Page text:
Teamwork is a kind of puzzle which only works when all the pieces fit together. Building and maintaining relationships with all business stakeholders is critical to achieving IT leadership success. Don’t be afraid to build bridges outside the IT department. That even includes engaging the board of directors from time to time when necessary.

None of this progress helps advance the IT agenda unless other people know about it. That’s why it’s so important to be bold and frequent with your internal and external promotion of business successes that are driven by IT. This is not some personal vanity quest, it is a sensible strategy for IT growth and recognition, which should be the logical focus for every CIO.

To become a CIO of tomorrow, it’s important to gain an ongoing and intimate understanding of your business imperatives, and then to reach out broadly to reinforce your mutual alliances.

Develop decision-making models to identify, categorize and prioritize everything you do.

It is shrewd to create IT decision-making models that are comparable to investment models. This is how bankers, venture capitalists and fund managers justify their every investment. Likewise, IT leaders should take the same dollars-and-cents approach to plotting out their every move.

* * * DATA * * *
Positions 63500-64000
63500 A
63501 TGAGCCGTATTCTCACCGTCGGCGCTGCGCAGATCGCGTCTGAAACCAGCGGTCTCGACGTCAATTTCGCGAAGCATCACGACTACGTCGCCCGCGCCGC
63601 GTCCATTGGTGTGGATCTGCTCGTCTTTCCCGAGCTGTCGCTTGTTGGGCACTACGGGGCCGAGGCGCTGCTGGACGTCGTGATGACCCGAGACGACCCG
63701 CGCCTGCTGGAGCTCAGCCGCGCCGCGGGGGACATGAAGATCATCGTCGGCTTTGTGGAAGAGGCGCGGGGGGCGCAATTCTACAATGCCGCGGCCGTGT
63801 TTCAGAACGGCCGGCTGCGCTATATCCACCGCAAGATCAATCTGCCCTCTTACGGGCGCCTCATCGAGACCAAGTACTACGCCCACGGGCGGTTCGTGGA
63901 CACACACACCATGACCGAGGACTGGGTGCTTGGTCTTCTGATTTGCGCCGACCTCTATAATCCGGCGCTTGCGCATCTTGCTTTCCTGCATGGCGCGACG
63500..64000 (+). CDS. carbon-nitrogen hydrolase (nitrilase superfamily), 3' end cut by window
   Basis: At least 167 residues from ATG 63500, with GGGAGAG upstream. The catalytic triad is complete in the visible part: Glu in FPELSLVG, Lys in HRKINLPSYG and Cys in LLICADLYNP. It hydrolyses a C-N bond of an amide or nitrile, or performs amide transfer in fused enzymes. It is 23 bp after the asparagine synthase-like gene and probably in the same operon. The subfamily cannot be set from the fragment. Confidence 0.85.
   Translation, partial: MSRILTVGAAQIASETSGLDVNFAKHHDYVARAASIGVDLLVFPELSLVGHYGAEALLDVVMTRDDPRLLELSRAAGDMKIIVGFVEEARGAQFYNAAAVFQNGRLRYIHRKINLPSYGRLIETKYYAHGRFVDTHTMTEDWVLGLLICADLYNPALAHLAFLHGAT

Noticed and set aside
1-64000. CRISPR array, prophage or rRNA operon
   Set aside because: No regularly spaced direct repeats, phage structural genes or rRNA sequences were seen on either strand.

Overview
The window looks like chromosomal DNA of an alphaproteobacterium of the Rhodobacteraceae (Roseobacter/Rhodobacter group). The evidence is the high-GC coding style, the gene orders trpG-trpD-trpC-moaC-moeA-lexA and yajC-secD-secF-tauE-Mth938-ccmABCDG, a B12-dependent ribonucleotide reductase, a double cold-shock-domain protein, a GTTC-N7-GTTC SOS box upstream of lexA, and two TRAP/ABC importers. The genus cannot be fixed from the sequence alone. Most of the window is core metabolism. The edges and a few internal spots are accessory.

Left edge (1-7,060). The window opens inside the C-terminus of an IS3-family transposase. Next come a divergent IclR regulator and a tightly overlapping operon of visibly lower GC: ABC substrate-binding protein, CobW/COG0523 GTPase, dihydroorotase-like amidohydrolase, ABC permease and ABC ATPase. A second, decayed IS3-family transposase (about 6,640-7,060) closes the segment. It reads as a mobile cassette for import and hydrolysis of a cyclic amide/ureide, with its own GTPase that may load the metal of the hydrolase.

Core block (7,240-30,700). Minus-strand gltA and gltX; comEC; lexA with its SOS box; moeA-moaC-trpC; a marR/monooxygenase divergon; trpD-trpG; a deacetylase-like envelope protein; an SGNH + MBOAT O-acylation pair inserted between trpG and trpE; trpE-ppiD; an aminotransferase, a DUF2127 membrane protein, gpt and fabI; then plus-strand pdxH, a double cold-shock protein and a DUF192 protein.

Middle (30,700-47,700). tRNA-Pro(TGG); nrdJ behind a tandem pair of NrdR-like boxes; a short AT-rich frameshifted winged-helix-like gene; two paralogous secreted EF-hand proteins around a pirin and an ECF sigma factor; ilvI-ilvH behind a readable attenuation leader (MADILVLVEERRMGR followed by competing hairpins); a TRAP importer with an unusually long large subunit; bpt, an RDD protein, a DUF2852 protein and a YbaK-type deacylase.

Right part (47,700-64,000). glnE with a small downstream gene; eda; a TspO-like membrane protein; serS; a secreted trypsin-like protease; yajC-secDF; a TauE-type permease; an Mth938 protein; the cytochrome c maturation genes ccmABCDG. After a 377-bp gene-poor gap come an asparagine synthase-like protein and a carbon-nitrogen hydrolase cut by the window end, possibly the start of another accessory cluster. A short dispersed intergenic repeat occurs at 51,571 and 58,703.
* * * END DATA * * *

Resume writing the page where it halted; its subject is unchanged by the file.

What is your method for analyzing and making these critical decisions? If you don’t have one in place, it’s best to step back and reassess your methods before making any other important choices.

Start by asking yourself, what are the decision criteria for how I spend every dollar of budget? For whom I hire? How I allocate resources and time? And, how I choose which projects and programs get launched, and what approach is taken for each one?

In terms of the big picture, ask yourself what is mission-critical and what is market-differentiating for your business? Your answers to those two central questions should guide every action.

Plan out how to match today’s business needs with the disruptive technologies of tomorrow.

Nobody can predict the future with certainty, but CIOs need to develop a clear vision for where their IT roadmap is headed. What’s needed is a process for identifying needs, applying effective market research, vetting and evaluating solutions, and then effectively integrating them into your environment.

No longer is the CIO role only about solving technology problems and keeping the IT lights on. The next-generation CIO needs to implement technology innovations that help solve critical business problems while also strengthening organizational health. Making this transition requires a completely new mindset.

Pulling off a digital business transformation takes careful planning, diligent execution, and unwavering patience. Of course new problems are sure to arise. That’s why you’ll need a sensible plan to develop workable solutions and promote your IT successes over time. And remember that solving these problems is what makes your career as a CIO so exciting and fulfilling in the first place.